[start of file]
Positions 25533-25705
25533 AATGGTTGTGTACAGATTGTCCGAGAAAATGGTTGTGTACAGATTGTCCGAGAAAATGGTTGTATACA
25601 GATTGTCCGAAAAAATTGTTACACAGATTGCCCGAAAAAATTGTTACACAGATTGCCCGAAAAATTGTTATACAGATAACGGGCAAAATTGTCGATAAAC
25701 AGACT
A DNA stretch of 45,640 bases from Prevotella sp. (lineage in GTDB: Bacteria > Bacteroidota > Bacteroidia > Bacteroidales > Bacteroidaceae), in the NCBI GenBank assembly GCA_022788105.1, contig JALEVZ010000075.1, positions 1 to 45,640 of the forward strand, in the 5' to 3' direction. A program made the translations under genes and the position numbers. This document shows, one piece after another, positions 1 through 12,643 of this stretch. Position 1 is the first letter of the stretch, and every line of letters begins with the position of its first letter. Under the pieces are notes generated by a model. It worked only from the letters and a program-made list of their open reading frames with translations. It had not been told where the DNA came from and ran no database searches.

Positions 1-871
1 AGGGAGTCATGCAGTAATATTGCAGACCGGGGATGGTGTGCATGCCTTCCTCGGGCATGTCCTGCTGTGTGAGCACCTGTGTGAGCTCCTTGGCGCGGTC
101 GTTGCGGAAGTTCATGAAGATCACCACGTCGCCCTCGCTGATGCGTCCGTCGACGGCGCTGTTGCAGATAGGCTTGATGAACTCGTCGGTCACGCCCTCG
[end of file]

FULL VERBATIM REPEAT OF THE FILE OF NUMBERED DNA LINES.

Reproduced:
Positions 25533-25705
25533 AATGGTTGTGTACAGATTGTCCGAGAAAATGGTTGTGTACAGATTGTCCGAGAAAATGGTTGTATACA
25601 GATTGTCCGAAAAAATTGTTACACAGATTGCCCGAAAAAATTGTTACACAGATTGCCCGAAAAATTGTTATACAGATAACGGGCAAAATTGTCGATAAAC
25701 AGACT
A DNA stretch of 45,640 bases from Prevotella sp. (lineage in GTDB: Bacteria > Bacteroidota > Bacteroidia > Bacteroidales > Bacteroidaceae), in the NCBI GenBank assembly GCA_022788105.1, contig JALEVZ010000075.1, positions 1 to 45,640 of the forward strand, in the 5' to 3' direction. A program made the translations under genes and the position numbers. This document shows, one piece after another, positions 1 through 12,643 of this stretch. Position 1 is the first letter of the stretch, and every line of letters begins with the position of its first letter. Under the pieces are notes generated by a model. It worked only from the letters and a program-made list of their open reading frames with translations. It had not been told where the DNA came from and ran no database searches.

Positions 1-871
1 AGGGAGTCATGCAGTAATATTGCAGACCGGGGATGGTGTGCATGCCTTCCTCGGGCATGTCCTGCTGTGTGAGCACCTGTGTGAGCTCCTTGGCGCGGTC
101 GTTGCGGAAGTTCATGAAGATCACCACGTCGCCCTCGCTGATGCGTCCGTCGACGGCGCTGTTGCAGATAGGCTTGATGAACTCGTCGGTCACGCCCTCG